Lawmakers: Hands off patent fees

The U.S. House of Representatives overwhelmingly approves legislation aimed at boosting the effectiveness of the Patent and Trademark Office; the measure now goes to the Senate.

Dawn Kawamoto Former Staff writer, CNET News
Dawn Kawamoto covered enterprise security and financial news relating to technology for CNET News.
Dawn Kawamoto
3 min read
The U.S. House of Representatives approved on Wednesday legislation that would prevent lawmakers from directing patent fees away from the Patent and Trademark Office toward the general fund and other unrelated areas. The landmark bill could set new ground rules for budget-making in Congress.

The measure, which passed 379 to 28, is now headed for the Senate. Innovators and high-tech trade groups view H.R. 1561 as critical to relieving the overburdened Patent and Trademark Office, which has seen hundreds of millions of dollars in fees siphoned off to other government concerns over the past decade.

"This is a major achievement by the House. This is the first time any legislation has passed that eliminates the diversion of fees to unrelated government programs," said Herbert Wamsley, executive director of the Intellectual Property Owners Association. "Between 1992 to 2003, the number of patent filings have doubled per year. During that same time, more than $700 million in patent fees were diverted."

House approval of the proposed law comes amid mounting criticism of the office and its patent approval process, with numerous complaints of lax reviews and questionable patent grants. Among the patents routinely held up for ridicule are a method for swinging a swing from side to side and a method for making a crustless peanut butter sandwich.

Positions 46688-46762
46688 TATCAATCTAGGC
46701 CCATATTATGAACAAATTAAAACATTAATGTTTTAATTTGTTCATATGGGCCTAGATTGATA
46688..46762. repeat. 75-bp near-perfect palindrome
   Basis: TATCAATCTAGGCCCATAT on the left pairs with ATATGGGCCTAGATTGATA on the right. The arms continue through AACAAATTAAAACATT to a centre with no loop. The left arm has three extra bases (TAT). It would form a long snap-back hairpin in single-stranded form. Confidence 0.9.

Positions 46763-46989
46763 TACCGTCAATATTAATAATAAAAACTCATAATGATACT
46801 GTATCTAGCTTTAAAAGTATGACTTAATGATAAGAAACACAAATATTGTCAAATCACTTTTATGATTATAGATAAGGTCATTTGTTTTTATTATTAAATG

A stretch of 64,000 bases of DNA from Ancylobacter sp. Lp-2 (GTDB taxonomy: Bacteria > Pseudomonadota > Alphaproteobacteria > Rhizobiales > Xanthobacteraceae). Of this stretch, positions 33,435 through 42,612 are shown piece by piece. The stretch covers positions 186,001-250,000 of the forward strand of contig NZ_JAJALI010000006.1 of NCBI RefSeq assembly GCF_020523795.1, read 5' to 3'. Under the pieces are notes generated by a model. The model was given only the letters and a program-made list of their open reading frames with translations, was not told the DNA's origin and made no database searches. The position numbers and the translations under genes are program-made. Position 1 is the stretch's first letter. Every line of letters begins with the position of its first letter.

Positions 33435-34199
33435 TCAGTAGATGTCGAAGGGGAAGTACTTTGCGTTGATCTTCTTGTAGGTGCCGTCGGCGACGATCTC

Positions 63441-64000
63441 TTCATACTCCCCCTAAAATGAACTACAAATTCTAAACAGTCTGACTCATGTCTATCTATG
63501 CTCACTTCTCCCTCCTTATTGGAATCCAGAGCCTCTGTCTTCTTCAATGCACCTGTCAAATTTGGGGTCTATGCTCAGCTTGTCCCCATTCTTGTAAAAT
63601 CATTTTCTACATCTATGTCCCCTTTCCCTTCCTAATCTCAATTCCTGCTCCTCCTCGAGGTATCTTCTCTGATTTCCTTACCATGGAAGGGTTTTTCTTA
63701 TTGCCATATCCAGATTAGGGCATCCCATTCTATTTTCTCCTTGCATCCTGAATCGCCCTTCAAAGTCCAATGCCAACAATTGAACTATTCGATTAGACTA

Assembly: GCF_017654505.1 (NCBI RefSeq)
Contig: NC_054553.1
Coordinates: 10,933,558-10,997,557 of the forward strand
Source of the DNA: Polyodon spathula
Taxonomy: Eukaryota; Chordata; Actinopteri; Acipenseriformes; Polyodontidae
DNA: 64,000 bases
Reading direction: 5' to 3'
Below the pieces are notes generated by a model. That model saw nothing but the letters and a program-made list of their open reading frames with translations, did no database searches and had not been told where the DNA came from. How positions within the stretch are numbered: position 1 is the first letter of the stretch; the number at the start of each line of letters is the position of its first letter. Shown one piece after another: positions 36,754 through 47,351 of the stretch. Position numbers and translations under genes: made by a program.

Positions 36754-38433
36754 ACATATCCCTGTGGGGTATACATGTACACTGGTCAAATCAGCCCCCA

The issue became a hot one for the software industry in the late 1990s after court approval of new rules allowing patents for computer programs and business methods. The agency has been hammered over charges that it handed out numerous patents under the new rules without conducting sufficient "prior art" investigations aimed at determining the originality of proposed inventions.

Diverted funds may have contributed to the problem by limiting the agency's investments in developing comprehensive technology databases to assist in patent reviews.

The patent office, which is expected to have an annual budget of $1.3 billion in fiscal 2005, will get a windfall of more than $200 million if patent fees are allowed to remain within the agency, Wamsley said.

"That $200 million is a key component to the PTO's 21st century strategic plan," Wamsley noted. "It makes the difference between keeping up with the number of patent applications coming in the door and gaining ground. It will take a few years to eliminate the backlog."

Companies such as Hewlett-Packard and IBM are prime examples of companies that are striving to drive their patent numbers to greater heights. HP, for example, is looking to make its patents a source of revenue by creating a separate business around its intellectual property.

The number of patents filed is expected to grow 5 percent next year. And without the more than $200 million in fees, the average time to process patent applications would slip to three to four years, said Congressman Lamar Smith, who authored the bill, in addressing the House speaker.

"If this fee bill does not become law, it is estimated that 140,000 patents will not be issued over the next five years. That's 140,000 missed economic opportunities for the American people," said Smith, R-Texas.